CUSTOMERS, retailers and publicans were confused by the use of the Yorkshire white rose on a North Yorkshire brewery’s bottles, they told the High Court today.

Samuel Smith's Brewery, from Tadcaster, is locked in dispute with microbrewery Cropton, from near Pickering, which uses the Yorkshire Regiment's white rose on labels for its Yorkshire Warrior ale, which raises cash for badly wounded soldiers.

Cropton claims the rose is the symbol of Yorkshire and there is no reason why it should not use it, but Samuel Smith’s claims it is an infringement of its trademark and confusingly similar to its rose which it has used since the 1960s.

A steady stream of witnesses for the Tadcaster brewer gave evidence in the London court today about their confusion when they saw the Warrior Ale and its white rose emblem.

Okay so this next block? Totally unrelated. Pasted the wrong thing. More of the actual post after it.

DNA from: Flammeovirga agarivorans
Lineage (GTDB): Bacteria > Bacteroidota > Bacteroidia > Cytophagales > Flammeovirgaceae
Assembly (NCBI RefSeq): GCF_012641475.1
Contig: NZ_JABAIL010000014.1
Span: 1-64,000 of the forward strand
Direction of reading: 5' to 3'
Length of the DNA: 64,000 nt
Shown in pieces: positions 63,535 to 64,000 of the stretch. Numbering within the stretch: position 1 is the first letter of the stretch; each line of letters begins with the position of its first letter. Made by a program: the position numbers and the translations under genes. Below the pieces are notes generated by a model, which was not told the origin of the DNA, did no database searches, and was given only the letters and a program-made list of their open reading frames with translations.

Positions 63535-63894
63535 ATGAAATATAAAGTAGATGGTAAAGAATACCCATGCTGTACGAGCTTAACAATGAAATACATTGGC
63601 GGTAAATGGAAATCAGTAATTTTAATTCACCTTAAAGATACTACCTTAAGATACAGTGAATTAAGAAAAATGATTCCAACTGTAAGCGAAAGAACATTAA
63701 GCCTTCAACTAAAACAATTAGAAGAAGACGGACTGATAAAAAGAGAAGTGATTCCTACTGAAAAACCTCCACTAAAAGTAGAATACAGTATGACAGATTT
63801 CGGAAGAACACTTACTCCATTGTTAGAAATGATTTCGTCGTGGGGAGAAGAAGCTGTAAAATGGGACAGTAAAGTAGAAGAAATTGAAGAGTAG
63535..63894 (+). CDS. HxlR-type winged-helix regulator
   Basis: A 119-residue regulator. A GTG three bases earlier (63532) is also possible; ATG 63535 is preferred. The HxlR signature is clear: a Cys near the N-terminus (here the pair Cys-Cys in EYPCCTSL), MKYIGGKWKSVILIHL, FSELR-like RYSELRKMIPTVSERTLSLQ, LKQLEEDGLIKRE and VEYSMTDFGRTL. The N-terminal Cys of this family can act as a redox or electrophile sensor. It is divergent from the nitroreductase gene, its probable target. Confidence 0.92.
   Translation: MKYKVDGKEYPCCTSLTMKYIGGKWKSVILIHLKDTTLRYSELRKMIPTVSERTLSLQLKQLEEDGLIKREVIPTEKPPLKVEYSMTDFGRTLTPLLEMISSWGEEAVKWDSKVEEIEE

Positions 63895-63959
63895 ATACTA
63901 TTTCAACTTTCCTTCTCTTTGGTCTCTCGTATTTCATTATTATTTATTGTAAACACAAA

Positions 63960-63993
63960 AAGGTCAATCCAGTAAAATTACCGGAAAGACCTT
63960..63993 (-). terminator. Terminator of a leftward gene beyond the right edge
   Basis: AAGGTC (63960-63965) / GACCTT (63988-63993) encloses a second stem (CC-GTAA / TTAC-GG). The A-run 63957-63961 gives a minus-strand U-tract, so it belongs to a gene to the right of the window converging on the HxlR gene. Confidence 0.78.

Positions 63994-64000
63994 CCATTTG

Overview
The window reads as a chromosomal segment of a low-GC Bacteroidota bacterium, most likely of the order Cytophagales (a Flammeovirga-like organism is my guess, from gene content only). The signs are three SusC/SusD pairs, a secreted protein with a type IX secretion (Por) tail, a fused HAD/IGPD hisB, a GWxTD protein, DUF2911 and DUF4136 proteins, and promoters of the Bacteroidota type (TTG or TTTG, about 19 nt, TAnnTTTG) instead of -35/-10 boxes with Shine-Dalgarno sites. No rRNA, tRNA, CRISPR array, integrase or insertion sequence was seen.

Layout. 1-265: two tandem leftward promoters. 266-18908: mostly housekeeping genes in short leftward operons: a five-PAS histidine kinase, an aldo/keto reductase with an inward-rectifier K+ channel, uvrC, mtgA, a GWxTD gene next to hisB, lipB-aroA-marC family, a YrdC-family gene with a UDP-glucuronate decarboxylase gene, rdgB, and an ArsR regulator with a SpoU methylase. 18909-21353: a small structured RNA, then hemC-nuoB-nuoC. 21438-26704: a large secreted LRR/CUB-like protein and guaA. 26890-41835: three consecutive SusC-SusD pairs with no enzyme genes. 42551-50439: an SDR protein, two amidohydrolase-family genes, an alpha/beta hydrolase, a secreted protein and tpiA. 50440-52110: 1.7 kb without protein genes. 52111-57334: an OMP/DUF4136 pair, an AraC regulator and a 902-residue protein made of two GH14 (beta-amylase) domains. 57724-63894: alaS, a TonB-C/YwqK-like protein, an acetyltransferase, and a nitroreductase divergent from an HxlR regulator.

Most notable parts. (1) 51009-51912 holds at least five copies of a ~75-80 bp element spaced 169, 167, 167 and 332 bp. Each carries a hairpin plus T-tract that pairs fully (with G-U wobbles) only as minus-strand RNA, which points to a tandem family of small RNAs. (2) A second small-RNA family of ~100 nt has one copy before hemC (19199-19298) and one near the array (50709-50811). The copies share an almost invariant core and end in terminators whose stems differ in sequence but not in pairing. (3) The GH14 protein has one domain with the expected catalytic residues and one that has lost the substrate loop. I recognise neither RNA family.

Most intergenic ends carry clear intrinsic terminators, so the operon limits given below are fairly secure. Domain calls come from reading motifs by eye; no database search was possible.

Nicholas Taylor, manager of Sinclair's Oyster Bar, a Sam Smith's-run bar in Manchester, said: "When I was shown a photograph of the other product, my initial reaction was that it was a Sam Smith's product.”

Sam Smith's fan Graham Davidson, a musician from Bere Regis, in Dorset, said he immediately jumped to the wrong conclusion about its origin when he saw a photograph of Warrior ale, assuming it was a new Samuel Smith’s product.

The case has been adjourned until Friday.